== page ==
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Norman Lebrecht’s CD of the Week – Satie & Compagnie

By (February 27, 2013) No Comment

Satie & Compagnie

MI0003484702Nobody does chillout like the French, and no Frenchman does it better than Erik Satie. A crackpot in many ways, dressed in green velvet in all seasons and never without an umbrella, Satie invented the idea of background music, which he called ‘musique d’ameublement’ (furniture music). At recitals, he urged audiences to walk around and chat while the musicians played. Muzak took that idea and ran with it.

You can play a baby to sleep with one of Satie’s Gnossiennes, or wind a weary executive down with it faster than two fingers of scotch. Along with its soporific qualities, the music of Satie possesses an intensity that shuts out the busy world and envelops you in its shimmers.

What the marvelous Anne Quéffélec contrives on this unmedicated compilation is a panoply of sounds by Satie and his contemporaries, of whom the best known are Debussy, Ravel, Poulenc and Reynaldo Hahn. The flaw with albums of this kind is that the best is ever the enemy of the merely good. A Reverie of Debussy is worth ten little pieces by Déodat de Séverac. A fanfare of Ravel’s stands out a Mont Blanc higher than any morceau of Gabriel Dupont.

Twin peaks above them all stands Satie, who is the veritable master of the piano miniature, his genius confirmed by repeated comparison. You will play this album urgently and often but you may find yourself hitting the skip button now and then. The Steinway sound at Poitiers, by the by, is celestial and Mme Quéffélec plays like an angel in a film noir.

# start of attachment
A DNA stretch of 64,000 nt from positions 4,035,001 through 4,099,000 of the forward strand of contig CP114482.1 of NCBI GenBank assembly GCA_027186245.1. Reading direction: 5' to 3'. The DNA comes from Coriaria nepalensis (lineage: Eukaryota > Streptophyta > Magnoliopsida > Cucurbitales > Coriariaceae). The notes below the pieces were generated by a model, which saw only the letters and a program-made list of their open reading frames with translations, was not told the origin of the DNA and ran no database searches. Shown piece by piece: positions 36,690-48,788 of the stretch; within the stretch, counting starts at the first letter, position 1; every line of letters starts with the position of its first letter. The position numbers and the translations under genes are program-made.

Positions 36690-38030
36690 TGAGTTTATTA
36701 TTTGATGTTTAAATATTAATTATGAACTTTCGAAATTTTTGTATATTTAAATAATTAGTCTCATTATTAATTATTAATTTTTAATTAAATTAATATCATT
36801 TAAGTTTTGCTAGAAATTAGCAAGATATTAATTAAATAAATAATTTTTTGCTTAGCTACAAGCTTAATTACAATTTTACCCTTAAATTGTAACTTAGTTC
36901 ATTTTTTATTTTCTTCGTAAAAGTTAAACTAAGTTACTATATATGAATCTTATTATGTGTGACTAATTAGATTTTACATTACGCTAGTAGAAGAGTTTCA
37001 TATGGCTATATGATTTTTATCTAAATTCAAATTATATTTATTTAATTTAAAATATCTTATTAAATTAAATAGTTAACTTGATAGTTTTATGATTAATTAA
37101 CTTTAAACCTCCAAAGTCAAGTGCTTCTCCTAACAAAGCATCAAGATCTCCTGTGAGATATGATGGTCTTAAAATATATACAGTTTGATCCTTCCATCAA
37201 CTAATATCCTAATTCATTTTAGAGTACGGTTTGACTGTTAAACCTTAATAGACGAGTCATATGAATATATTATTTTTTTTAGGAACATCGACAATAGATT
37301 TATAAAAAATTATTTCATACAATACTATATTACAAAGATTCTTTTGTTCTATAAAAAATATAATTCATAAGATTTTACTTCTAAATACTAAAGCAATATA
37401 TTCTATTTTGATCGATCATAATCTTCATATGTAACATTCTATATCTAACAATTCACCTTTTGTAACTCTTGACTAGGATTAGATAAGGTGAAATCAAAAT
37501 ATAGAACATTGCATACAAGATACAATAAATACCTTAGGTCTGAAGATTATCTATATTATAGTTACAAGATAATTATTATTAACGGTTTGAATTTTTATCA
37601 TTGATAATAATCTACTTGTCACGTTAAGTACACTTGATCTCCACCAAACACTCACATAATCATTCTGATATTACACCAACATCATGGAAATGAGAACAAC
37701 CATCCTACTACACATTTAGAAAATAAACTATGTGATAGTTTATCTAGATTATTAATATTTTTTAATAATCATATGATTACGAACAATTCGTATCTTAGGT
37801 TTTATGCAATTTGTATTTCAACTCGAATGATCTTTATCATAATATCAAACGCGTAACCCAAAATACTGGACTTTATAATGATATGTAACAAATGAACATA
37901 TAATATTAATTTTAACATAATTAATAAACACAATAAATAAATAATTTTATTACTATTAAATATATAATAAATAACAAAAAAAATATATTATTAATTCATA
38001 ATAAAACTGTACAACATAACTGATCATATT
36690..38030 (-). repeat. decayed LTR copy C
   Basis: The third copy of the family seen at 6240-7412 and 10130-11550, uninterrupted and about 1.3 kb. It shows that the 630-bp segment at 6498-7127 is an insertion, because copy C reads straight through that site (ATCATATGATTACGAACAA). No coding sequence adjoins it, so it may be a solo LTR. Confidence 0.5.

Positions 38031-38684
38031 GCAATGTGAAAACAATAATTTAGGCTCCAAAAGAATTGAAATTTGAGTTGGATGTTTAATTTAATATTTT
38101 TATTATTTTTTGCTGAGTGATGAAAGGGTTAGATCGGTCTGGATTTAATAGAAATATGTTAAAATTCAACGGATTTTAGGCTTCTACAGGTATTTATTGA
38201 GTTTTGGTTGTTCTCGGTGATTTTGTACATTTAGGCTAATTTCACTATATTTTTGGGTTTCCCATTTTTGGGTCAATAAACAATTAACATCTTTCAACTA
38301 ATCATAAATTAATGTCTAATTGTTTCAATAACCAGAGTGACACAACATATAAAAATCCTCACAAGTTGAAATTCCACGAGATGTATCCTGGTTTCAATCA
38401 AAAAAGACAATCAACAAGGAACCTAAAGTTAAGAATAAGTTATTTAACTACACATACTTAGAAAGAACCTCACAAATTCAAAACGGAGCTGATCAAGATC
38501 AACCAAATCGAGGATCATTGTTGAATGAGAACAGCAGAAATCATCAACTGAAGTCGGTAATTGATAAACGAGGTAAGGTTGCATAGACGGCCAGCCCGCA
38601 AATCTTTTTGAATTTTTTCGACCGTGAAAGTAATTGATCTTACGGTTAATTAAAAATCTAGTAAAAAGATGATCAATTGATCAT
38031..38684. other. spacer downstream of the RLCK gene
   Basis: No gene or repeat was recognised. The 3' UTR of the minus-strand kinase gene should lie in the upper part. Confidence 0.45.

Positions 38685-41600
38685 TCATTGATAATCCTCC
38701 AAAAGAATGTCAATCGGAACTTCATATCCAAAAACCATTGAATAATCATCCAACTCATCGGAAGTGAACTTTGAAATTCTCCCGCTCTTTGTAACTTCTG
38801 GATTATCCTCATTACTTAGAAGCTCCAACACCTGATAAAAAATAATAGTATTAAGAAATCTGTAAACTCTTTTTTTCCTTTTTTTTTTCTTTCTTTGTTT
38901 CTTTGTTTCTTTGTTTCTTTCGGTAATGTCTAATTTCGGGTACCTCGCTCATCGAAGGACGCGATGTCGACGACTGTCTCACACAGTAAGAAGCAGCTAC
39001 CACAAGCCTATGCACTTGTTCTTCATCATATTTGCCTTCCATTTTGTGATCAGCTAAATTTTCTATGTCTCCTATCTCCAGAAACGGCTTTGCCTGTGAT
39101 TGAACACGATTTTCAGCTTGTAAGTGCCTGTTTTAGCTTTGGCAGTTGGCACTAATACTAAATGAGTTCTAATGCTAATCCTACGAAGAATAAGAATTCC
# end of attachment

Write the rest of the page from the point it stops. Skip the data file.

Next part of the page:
Three concerto CDs


TEL-34030-02Before the 5 wonders of Alisa Weilerstein could fade from my ear, along comes an equally robust American attack on the English masterpiece. The cellist Zuill Bailey has the muscular ease of an Olympic athlete and an irresistible confidence. He knows where he’s going, and you’re happy to ride side-saddle. His large gestures leave little space for tenderness, but the momentum is upbeat and the outlook brighter than expected. Bailey is let down by patches of unrefined Indianapolis sound (conductor Krzystof Urbanski) and an inappropriate coupling – a selection from Smetana’s Ma Vlast.


Lisa Batiashvili makes the violin concerto sound so sunny and relaxed you can hardly remembered that Brahms was once feared for his Sturm und Drang. There are no profoundities to this interpretation beyond the enjoyment of beauty and nature in the flawless company of the Dresden Staatskapelle, conductor Christian Thielemann. The filler is a set of romances for violin and piano (Alice Sara Ott) by Brahms’s adored and unattainable Clara Schumann.


Nareh Aghamanyan, an Armenian pianist new to me, is deceptively more reflective than most in the two concertos, though she can compete with anyone for speed in the great crashing descents that Liszt uses to end a line of thought. The orchestra is Berlin Radio (conductor Alain Altinoglu) and the two fillers are absolute crackers – the hair-raising Totentanz and the Fantasy on Hungarian Folktunes. Fresh and effervescent, this is a soloist to watch out for.

Norman Lebrecht is a regular presenter on BBC Radio 3 and a contributor to the Wall Street Journal, Bloomberg and other publications. He has written 12 books about music, the most recent being Why Mahler? He hosts the blog Slipped Disc.